TSA unionization may open floodgates

More than 40,000 TSA workers were given collective bargaining rights last month. Will this make unionizing more widespread?

Julie Jacobson / AP / FIle
Transportation Security Administration supervisor Nick Fox, right, demonstrates new software being tested with advanced imaging technology at McCarran International Airport Tuesday, Feb. 1, 2011, in Las Vegas. How will TSA's collective bargaining rights affect the way the department runs?

I was traveling (ironically) on February 4th and have been blissfully ignorant of the news that TSA workers are on the verge of wearing the union label. Talking about President Obama’s move to the center on CNBC’s Squawk Box this morning, Jack Welch said, “Let’s hope he’s moving to the center. But from what I see—unionizing 43,000 TSA workers on a Friday and giving a speech (to the US Chamber of Commerce) Monday morning—show me the money.”

If there has been any uproar about this, I’ve missed it. Welch’s point on Squawk Box was that although Obama hasn’t passed card-check legislation that is (rightly) feared because it would make unionization far more wide-spread, unionizing 43,000 government workers on a slow news Friday afternoon was significant. Even with card check regulation, unions would have to spend money ramping up campaigns and targeting employers. Obama did a back-door card check by adding thousands of soon-to-be dues-paying government workers at no cost to big labor.

Two unions are fighting for the $18 million in annual dues that the TSA crew will provide: National Treasury Employees Union and American Federation of Government Employees. “Today marks the recognition of a fundamental human right for 40,000 patriotic federal employees who have been disenfranchised since the inception of the agency,” said John Gage, president of the American Federation of Government Employees when the decision was announced.

Gage called the decision “a big first step” for TSA workers, saying it would help improve employee satisfaction and morale at the agency, which was ranked near the bottom among all federal agencies in a recent survey conducted by the Office of Personnel Management.

That’s right, as Yuri Maltsev explains the surest way to demoralize people and turn them into alcoholics and the like, in droves, is to have them stand around and do nothing that’s productive while getting paid for it.

TSA administrator, John Pistole, said the decision will allow bargaining on a national level over certain employment issues such as setting work shifts, transfers, vacation time and awards (yes, that’s right, awards). However, the deal prohibits negotiating on the deployment of security personnel, job qualifications, testing or discipline. It also bars any work slowdowns.

Like entrepreneurs who deal with government regulation day-to-day in order to conduct business, those us who fly regularly learn how to navigate as efficiently as possible the borders the TSA has erected in every airport around the country. Movies like Up In The Air and commercials for National Car Rental highlight the skills of the frequent flier, “You are a business pro, executor of efficiency. You can spot an amateur a mile away, while going shoeless and metal free in seconds.”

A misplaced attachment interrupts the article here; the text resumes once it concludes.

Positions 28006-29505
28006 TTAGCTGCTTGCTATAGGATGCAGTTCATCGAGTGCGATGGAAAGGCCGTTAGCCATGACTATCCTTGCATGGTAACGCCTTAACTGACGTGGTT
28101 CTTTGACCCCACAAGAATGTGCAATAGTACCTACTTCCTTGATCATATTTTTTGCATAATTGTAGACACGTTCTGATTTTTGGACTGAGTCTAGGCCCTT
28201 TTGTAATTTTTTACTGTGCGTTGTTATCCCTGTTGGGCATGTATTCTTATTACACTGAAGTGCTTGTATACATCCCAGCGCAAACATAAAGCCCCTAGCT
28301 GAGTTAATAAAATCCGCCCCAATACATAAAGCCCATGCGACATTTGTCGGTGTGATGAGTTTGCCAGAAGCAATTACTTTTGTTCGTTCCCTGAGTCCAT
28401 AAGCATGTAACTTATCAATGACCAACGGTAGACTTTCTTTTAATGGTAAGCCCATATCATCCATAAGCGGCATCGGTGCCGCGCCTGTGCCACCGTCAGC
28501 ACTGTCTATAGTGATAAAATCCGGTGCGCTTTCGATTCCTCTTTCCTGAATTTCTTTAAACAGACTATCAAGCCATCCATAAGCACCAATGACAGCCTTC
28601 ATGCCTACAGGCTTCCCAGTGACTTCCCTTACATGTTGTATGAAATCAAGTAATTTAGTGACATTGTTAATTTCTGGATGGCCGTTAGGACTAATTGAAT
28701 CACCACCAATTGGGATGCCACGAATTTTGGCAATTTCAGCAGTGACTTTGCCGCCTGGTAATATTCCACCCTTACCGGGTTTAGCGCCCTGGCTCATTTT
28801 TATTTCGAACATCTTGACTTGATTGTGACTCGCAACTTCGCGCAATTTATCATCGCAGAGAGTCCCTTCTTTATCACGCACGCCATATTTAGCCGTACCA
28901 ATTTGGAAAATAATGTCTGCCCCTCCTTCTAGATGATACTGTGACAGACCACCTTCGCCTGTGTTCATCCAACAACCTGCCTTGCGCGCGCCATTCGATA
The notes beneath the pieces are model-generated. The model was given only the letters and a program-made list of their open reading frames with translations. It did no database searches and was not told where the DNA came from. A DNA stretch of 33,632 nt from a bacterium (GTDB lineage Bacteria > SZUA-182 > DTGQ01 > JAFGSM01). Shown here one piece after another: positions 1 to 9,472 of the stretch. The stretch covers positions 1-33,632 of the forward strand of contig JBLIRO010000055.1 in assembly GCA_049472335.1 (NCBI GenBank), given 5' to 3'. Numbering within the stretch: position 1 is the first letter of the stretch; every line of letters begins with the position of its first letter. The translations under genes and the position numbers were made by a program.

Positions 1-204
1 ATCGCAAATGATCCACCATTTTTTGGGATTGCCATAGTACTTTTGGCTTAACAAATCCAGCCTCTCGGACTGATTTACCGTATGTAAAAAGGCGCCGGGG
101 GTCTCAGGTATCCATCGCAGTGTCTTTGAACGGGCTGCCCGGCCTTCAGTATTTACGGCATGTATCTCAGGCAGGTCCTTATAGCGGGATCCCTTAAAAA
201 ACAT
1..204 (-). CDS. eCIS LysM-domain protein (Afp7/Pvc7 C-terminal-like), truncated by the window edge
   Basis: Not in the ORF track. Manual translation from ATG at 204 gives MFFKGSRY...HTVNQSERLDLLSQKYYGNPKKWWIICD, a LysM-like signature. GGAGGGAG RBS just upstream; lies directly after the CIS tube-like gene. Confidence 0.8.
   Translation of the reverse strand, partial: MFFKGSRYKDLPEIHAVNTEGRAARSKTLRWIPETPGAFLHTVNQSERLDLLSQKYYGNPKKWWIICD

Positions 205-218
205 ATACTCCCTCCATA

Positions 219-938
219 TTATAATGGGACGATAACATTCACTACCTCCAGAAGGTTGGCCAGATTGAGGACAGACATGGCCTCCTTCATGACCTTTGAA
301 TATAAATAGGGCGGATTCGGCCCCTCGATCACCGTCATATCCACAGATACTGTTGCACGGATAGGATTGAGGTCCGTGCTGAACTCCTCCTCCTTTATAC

Business Pro meet the dues-paying, attitude and card-carrying union “worker,” member of America’s middle class. You may be able to check in online, have your boarding pass on your iPod, but then there’s the Big Blue Border. No technology allowed here: it’s plastic tubs and standing around. Over time it will become trickier to transverse the wall of blue that is a thicket of uniforms “guided by the basic principle that dress and appearance should promote esprit de corps within the workforce while instilling trust and confidence in the public. The uniform, in particular, is to stand as a readily identifiable symbol of the security mission and role of the TSO in executing the agency’s core values: integrity, innovation, and team spirit,” the TSA website rhapsodizes.

In another decade the political discussion will not be framed as to whether passengers can actually fly without steering through a government checkpoint at all. Those on the right will argue as to how the TSA must be made more efficient and cost the taxpayers less but be ever present to keep us safe. On the other side of the aisle the argument will be about respect for government workers and proper working conditions. It is only a matter of time before airline schedules must take into account TSA shift changes and staffing levels.

As the TSA bureaucracy grows, it will mean a slow death to the business pro road warrior. Face-to-face will be driven out of style and today’s young people are ready: Facebook meetings, Skype and who knows what.

And then, the TSA really will be Thousands Standing Around.

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